A new US study suggests that supplements containing multiple micronutrients may be associated with an increased mortality for older women. Experts question the hypothesis.
In the observational study, data from 38,772 women with a mean age of 61.6 years where collected over an average of 19 years (1). Health status was checked and dietary supplementation was self-reported at 3 points in time. The study results showed that supplementation increased substantially over time, with 62.7% of women reporting use of at least one supplement daily in 1986, 75.1%in 1997 and 85.1% in 2004.
The researchers reported that the use of most supplements was not associated with reduced total mortality. However, many supplements including multivitamins, vitamin B6, folic acid, magnesium, zinc, copper and especially iron appeared to be associated with increased mortality. Conversely, calcium supplements appeared to reduce mortality. The researchers concluded that they could see little justification for the general and widespread use of dietary supplements. They recommend that supplementation be limited to strong medically based cause, such as symptomatic nutrient deficiency disease.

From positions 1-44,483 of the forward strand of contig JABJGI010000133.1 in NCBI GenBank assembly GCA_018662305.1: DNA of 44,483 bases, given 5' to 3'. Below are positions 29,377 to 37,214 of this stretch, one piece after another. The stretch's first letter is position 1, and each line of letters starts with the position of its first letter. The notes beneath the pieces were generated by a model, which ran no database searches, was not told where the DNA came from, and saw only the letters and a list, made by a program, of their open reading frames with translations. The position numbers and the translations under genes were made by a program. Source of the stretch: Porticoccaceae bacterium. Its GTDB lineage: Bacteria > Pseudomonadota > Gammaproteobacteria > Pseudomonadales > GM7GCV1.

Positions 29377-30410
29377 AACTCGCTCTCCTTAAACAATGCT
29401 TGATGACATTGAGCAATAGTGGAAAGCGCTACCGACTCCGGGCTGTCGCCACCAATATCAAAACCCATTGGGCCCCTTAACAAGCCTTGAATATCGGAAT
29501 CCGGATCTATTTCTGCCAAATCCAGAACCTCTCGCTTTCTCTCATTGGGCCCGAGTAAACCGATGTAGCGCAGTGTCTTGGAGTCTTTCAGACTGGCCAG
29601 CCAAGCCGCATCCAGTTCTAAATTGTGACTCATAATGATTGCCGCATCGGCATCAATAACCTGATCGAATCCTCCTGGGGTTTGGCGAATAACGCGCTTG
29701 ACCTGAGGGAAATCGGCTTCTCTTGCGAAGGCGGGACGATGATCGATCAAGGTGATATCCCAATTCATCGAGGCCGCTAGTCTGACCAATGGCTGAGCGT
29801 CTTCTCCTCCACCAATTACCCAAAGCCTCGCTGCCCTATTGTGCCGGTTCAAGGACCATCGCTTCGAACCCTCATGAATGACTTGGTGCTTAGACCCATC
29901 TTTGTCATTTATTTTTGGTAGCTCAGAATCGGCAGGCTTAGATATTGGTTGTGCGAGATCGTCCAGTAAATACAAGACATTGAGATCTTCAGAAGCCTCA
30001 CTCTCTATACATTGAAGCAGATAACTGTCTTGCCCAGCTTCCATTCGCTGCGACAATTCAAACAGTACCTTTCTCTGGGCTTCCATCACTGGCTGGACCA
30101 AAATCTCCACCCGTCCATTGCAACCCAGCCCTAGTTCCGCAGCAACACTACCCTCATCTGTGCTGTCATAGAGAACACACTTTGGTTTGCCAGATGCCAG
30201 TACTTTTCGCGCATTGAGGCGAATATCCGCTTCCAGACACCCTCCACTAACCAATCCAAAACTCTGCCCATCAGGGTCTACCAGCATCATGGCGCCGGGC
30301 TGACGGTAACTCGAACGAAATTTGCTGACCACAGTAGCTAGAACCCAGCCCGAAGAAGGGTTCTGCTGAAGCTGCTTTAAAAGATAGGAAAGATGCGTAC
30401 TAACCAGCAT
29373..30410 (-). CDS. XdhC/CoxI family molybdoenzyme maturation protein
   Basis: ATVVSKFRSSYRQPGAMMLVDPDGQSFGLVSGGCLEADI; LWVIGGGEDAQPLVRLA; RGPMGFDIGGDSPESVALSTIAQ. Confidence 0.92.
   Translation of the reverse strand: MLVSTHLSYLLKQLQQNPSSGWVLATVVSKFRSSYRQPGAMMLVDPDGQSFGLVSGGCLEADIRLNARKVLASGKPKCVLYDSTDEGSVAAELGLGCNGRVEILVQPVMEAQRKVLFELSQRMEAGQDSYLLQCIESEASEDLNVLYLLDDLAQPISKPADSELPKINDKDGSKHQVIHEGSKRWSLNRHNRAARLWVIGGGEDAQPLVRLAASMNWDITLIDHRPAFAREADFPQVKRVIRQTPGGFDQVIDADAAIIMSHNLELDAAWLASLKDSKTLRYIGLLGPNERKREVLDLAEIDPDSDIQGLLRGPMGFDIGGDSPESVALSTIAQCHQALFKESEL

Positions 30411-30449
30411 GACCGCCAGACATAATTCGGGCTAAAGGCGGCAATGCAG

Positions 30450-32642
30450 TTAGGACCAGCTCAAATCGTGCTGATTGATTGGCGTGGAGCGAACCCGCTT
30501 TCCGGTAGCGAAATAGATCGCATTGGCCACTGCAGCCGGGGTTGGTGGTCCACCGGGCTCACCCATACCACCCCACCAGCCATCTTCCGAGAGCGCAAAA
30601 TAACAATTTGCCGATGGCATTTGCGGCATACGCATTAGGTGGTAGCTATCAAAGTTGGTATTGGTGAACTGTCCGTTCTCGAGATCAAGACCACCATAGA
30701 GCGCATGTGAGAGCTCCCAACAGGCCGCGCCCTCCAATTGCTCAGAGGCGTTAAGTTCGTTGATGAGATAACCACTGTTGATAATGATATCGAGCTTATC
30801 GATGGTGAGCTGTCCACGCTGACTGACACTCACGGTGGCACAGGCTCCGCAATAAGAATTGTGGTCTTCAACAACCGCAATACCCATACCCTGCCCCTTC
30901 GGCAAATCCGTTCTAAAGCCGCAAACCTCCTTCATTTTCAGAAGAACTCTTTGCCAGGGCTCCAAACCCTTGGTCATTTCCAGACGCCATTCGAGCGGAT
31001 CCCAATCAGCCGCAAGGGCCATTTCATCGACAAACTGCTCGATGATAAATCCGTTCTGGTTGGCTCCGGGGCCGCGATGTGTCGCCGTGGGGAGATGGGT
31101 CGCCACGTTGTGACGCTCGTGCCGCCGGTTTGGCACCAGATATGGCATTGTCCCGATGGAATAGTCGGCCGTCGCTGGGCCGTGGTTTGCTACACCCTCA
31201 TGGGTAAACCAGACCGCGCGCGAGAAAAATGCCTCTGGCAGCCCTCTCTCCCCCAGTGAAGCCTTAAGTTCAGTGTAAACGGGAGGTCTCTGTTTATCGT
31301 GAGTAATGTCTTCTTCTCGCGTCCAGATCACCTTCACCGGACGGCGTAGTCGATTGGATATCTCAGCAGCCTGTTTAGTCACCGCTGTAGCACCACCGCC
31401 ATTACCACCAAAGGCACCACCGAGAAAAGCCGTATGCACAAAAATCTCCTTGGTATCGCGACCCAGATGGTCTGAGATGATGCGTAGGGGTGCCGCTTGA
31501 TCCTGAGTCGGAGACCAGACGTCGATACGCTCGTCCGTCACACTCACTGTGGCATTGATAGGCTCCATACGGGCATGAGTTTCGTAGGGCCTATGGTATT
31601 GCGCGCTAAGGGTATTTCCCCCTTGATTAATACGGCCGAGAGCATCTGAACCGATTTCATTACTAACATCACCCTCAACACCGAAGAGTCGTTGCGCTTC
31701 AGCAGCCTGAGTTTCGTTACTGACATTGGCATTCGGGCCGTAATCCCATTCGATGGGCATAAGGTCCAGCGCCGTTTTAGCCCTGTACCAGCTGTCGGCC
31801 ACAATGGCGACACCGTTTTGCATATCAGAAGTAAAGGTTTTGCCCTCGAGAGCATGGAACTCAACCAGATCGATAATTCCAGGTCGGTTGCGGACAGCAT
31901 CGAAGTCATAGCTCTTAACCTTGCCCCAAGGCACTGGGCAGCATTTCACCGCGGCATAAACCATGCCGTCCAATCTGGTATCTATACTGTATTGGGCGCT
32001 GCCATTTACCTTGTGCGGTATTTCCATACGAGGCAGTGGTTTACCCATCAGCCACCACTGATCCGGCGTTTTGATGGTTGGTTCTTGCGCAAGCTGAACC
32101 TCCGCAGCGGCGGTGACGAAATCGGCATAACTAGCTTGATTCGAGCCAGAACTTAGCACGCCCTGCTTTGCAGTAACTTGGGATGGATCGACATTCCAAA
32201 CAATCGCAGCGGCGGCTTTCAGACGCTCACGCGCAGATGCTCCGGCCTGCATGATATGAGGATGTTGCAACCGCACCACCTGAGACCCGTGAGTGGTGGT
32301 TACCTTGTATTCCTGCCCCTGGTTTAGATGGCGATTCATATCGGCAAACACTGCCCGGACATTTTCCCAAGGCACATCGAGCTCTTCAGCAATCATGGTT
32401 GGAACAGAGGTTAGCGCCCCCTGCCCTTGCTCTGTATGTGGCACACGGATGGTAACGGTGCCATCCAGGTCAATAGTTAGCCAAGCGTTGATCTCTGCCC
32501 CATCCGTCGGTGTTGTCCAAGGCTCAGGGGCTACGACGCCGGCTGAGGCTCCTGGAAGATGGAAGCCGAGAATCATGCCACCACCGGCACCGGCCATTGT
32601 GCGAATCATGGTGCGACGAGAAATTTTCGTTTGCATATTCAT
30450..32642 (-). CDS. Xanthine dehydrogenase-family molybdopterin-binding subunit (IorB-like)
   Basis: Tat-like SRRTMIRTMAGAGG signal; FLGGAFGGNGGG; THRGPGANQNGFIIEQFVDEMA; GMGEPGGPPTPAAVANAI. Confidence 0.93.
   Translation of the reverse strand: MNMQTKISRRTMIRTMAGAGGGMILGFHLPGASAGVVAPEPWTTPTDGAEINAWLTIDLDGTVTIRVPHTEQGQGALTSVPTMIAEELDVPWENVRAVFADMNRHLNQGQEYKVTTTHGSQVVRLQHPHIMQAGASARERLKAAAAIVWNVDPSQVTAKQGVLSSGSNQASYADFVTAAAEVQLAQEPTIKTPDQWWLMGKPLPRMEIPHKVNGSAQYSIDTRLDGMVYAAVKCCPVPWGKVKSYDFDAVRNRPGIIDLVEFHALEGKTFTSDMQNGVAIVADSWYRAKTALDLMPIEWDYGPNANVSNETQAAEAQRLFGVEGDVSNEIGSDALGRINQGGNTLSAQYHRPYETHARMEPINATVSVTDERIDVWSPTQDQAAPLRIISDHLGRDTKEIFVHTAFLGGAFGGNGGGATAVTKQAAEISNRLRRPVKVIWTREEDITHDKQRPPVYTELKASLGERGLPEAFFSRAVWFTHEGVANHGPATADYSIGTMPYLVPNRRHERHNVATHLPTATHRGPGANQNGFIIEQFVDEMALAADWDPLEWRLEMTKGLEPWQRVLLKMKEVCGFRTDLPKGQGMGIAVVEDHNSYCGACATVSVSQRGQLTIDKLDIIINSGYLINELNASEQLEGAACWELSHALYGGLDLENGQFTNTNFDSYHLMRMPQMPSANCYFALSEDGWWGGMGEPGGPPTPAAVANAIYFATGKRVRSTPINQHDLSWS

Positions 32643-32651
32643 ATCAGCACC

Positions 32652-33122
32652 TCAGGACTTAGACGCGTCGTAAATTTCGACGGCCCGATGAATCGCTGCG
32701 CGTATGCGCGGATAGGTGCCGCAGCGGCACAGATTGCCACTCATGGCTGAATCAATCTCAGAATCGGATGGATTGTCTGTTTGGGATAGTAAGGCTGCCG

Experts criticized the lack of a control (placebo) group in the study, with 85% of the women reporting the use of dietary supplements. This puts into question the validity of the conclusions. In addition, the researchers did not report nutrient intake amounts. It is therefore unclear whether or not the women exceeded the upper limits (UL) for safe daily micronutrient intake. Moreover, the authors dismissed the fact that the self-reported use of supplements upon admission to the study was associated with lower total mortality among supplement users than among non-users. The nutritional experts settled the debate that nutrients are by no means drugs. Nutrients are essential to health and life, but they cannot prevent multifactor diseases or death alone.